There are generally two schools of thought when it comes to building product: 1) sit in a room for months and build what you consider perfection; and 2) build the minimum you need to start getting good customer feedback and constantly iterate. Obviously both of these techniques have worked in the past for certain companies. For (1), Apple is the best success story. However, nearly all companies that try to do (1) don’t get it right the first time, and end up wasting time and money during the months they sit in that room. And for a startup with little money and little resources, often option (1) bankrupts them.
In my experience, and granted I’m not a designer, I’ve never built the right thing the first time. Every product I’ve built that was successful started as a failure. I always built the wrong thing first. Not because I’m not talented (I think I am), but because everyone is different and hardly ever can you truly understand others’ needs. I used to build things to perfection before launching them, but now I don’t, because I’ve seen how much money and time it can waste when things don’t go as planned (and usually they don’t).
I think Steve Blank puts it best: “A startup is a temporary organization designed to search for a repeatable and scalable business model.” Until you have customer development and market traction, you have very little proof that you’re building the right thing. In this industry the proof comes in the form of customers and product. And without a product, you can’t have customers, and hence you have nothing. The earlier you have a product that’s good enough, the earlier you can start understanding what customers like, what they don’t like, and what they’ll pay for. Surveying them for these things just isn’t effective — they need to use the product.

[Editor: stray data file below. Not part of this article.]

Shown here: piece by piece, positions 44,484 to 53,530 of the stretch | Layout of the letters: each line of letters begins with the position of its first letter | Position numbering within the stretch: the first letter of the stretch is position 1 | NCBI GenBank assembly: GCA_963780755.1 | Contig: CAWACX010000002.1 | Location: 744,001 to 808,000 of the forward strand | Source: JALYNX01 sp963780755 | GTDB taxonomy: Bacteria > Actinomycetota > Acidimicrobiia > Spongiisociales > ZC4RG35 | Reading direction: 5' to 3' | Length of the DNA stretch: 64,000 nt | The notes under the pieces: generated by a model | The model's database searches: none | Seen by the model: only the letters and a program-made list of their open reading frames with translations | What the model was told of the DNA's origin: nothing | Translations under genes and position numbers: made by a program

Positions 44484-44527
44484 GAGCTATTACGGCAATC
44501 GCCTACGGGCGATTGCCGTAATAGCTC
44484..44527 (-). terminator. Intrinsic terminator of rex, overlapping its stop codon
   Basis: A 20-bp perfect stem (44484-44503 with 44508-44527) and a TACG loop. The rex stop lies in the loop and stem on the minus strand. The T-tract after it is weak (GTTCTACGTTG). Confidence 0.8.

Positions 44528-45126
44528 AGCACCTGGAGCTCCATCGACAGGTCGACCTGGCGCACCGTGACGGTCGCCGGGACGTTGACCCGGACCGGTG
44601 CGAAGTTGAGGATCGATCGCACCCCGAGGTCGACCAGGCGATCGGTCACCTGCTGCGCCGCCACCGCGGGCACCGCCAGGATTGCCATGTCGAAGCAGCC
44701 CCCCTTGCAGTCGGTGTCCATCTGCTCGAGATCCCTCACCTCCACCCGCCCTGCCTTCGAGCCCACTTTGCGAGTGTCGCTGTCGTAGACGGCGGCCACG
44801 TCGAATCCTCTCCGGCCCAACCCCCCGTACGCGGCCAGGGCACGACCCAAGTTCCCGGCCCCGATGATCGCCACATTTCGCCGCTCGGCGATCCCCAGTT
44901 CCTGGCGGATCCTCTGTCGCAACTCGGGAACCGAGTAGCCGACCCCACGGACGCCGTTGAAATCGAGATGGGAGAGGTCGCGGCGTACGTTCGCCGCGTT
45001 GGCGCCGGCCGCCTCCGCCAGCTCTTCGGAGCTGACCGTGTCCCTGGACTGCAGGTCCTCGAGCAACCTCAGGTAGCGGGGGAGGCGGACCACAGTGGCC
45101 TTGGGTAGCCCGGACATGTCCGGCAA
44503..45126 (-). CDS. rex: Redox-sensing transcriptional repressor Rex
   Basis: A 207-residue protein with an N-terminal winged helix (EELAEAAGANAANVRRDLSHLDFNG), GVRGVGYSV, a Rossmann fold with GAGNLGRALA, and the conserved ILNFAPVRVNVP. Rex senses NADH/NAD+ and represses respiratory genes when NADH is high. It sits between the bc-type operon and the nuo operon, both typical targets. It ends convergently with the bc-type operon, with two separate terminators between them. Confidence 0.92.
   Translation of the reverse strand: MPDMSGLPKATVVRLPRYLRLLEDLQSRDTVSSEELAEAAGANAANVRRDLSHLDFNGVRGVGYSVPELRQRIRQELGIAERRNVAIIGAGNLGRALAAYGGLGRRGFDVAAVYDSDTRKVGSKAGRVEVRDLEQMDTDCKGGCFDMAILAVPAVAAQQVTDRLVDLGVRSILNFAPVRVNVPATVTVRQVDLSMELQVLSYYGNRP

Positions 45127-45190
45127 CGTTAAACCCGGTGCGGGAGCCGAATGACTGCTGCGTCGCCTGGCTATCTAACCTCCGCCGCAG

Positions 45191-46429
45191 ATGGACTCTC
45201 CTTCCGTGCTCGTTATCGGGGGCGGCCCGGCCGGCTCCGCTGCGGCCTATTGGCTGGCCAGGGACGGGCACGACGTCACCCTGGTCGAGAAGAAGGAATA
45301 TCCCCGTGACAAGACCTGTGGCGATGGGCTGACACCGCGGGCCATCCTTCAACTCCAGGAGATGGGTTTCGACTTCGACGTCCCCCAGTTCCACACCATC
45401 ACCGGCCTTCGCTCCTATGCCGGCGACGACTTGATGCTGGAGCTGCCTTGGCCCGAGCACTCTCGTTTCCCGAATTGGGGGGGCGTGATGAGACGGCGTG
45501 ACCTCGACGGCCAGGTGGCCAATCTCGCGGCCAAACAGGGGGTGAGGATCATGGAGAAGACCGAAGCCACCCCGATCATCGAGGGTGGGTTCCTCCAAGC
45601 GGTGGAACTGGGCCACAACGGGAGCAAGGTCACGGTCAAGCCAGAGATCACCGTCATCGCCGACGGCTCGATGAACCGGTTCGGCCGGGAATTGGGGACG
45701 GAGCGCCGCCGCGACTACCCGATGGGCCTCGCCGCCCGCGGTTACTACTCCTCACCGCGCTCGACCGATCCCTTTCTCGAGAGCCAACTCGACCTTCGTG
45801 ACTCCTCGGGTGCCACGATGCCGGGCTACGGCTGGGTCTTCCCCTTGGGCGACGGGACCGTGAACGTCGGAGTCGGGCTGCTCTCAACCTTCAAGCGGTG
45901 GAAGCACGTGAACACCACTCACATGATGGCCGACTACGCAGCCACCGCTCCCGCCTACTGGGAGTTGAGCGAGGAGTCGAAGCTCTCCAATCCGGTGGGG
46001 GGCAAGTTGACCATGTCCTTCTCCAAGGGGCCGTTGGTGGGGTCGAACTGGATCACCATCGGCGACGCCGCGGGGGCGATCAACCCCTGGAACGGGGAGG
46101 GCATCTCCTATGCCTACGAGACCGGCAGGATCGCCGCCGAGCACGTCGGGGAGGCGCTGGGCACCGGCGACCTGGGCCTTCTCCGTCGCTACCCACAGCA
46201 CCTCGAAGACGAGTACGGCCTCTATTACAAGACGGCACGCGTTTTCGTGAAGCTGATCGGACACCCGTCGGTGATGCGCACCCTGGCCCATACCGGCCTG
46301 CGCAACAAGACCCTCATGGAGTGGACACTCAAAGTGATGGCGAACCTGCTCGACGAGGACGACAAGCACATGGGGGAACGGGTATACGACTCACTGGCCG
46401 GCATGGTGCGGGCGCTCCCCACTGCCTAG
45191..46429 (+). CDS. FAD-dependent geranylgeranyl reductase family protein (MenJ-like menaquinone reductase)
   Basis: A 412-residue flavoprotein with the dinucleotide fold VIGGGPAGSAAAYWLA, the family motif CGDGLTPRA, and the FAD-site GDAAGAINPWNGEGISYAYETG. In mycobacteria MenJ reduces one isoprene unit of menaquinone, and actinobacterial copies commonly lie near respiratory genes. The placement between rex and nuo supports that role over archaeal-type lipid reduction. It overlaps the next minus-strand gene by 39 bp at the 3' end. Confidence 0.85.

So my advice to anyone in the early stages of a startup is to decide on a minimum viable product that is simple and represents your core value. Complexity is not good in a product’s infancy — think about the iPhone when it first came out. Keep things simple so customers can get started easily. Get something out there so you can understand quickly what people want and what they don’t want. Even if you’re incredibly talented, which I’m sure you are, you’re still relying on your own instinct for success, which is strictly more risky than having good customer stories and feedback.
Stop saying, “I think we should build …” and instead say, “Customers think we should build …” Of course you don’t need to listen to everything your customers say, but hearing their advice is strictly better than not hearing it.